If you have questions or concerns about your baby, talk to an International Board Certified Lactation Consultant (IBCLC). And, if you have concerns with the information you've been given and are not feeling like your breastfeeding struggles have been resolved, find a second opinion. Our postpartum doulas and certified lactation counselor can help you find the answers and resources you are looking for. Our goal is to help YOU reach your goals regarding feeding your baby and preserving your own wellbeing and mental health.
Presentation. Tongue/Lip Tie and The Impact on Breastfeeding. Bobby Ghaheri, MD. February 26, 2016, Good Samaritan Regional Medical Center, Corvallis, Oregon.
Are you someone who has skills and expertise that would benefit new parents but don't know how to market those skills and reach the people who want to learn from you?
Do you love supporting others through the transitions of pregnancy and birth?
We are now accepting Letters of Intent from people interested in joining our team.
Proud Mama Support Services is a growing full-service doula agency serving Corvallis and the greater Willamette Valley. Our mission is to provide top-quality support to families as they transition to life with a new baby. We are inviting letters of intent from compassionate and professional birth doulas, postpartum doulas, newborn care specialists, lactation professionals, childbirth and parenting educators, and massage therapists to join the Proud Mama Support Services team. We are committed to providing communities in the Willamette Valley with top-quality perinatal support, and elevating the role of doulas and other birth support professionals in the eyes of the public, medical professionals, and doulas themselves. We are looking for the right doulas and birth support professionals who share this vision to join our team.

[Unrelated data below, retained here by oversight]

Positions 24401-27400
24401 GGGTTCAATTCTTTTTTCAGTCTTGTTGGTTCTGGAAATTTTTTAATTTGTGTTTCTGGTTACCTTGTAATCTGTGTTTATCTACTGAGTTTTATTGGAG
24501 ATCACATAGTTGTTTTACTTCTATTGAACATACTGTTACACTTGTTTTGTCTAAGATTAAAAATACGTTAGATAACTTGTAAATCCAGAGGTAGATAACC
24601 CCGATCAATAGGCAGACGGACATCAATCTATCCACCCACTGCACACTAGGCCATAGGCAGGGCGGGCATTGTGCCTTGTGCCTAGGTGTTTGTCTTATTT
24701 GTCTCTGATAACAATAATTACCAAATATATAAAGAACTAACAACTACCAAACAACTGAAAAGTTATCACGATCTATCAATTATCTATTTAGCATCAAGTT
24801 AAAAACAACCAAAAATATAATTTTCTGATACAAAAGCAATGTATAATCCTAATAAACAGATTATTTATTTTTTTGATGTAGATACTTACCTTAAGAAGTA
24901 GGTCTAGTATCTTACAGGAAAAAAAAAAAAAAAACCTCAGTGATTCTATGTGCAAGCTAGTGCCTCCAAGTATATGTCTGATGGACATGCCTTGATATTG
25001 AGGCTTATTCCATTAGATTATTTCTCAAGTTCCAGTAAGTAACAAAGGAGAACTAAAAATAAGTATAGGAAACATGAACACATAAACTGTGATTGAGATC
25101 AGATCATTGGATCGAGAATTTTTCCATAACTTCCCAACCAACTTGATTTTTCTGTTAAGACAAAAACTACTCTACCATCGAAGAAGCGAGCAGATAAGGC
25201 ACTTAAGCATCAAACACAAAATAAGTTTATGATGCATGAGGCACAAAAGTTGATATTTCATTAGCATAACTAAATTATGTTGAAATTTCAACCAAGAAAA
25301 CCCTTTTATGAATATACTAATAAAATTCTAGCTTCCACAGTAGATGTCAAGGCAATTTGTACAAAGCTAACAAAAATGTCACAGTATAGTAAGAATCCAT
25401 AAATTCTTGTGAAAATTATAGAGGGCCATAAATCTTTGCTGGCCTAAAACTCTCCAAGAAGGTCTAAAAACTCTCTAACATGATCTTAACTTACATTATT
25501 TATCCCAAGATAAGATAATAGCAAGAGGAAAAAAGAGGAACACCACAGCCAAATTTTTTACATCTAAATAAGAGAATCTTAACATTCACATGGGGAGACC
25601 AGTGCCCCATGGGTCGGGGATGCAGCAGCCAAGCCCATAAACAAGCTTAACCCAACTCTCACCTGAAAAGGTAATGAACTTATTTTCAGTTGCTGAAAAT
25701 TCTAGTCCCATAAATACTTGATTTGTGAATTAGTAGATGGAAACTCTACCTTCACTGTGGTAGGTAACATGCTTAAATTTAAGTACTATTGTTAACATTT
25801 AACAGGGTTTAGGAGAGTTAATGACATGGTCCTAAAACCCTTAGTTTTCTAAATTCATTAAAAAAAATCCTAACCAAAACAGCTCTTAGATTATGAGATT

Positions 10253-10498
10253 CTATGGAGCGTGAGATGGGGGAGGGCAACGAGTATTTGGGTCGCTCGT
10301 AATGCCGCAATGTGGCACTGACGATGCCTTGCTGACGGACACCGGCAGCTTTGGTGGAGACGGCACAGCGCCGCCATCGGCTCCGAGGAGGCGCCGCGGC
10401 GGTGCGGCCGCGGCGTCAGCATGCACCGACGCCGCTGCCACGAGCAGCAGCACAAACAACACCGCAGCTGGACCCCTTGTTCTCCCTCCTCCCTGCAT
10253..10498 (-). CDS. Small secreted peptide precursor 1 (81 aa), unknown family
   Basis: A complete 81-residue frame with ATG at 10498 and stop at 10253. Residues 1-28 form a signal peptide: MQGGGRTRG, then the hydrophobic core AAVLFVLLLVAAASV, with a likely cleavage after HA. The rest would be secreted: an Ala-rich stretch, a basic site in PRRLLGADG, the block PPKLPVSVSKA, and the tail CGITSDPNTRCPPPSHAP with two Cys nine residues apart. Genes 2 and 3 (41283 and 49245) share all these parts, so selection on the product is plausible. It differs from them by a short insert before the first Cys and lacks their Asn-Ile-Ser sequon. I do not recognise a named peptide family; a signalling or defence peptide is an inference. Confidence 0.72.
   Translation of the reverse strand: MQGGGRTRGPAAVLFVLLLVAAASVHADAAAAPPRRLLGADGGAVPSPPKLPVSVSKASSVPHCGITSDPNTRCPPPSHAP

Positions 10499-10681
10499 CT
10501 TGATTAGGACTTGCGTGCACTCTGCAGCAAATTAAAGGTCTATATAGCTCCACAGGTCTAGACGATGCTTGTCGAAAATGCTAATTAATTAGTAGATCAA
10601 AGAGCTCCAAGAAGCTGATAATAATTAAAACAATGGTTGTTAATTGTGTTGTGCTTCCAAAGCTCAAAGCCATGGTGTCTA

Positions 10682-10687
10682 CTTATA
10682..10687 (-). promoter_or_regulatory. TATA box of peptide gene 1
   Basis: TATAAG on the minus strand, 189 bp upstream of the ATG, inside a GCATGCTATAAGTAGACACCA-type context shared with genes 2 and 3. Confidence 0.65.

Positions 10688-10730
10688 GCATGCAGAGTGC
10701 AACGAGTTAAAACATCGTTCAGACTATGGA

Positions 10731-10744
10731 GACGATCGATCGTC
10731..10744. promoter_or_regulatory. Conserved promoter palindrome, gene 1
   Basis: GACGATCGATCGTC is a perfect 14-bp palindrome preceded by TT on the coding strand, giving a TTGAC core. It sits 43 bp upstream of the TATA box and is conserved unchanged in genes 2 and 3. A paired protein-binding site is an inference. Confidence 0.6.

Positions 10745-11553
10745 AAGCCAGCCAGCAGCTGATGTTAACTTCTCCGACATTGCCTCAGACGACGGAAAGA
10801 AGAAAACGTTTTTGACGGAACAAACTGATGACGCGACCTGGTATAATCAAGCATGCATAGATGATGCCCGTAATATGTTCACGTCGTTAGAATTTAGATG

What we offer birth services professionals:
What we are looking for:
The following requirements do not need to be met before applying, but will need to be met before accepting clients through Proud Mama Support Services:
Please submit a letter of intent which succinctly addresses the following questions. Include two professional references. You may also include a resume or curriculum vitae.
1. Why do you want to provide perinatal support to families?
2. What areas of perinatal support interest you? What services do you feel you are currently qualified to provide? Are there areas where you would like to expand your knowledge and experience as you grow professionally as a birth support professional?
3. If you have already completed a training, please include the name of your training organization, name of trainer, and date of training.
4. What is your availability for working with PMSS? Are you looking to do birth support work on a full-time or part-time basis? Are there times during the year when your ability to be on call or take clients changes?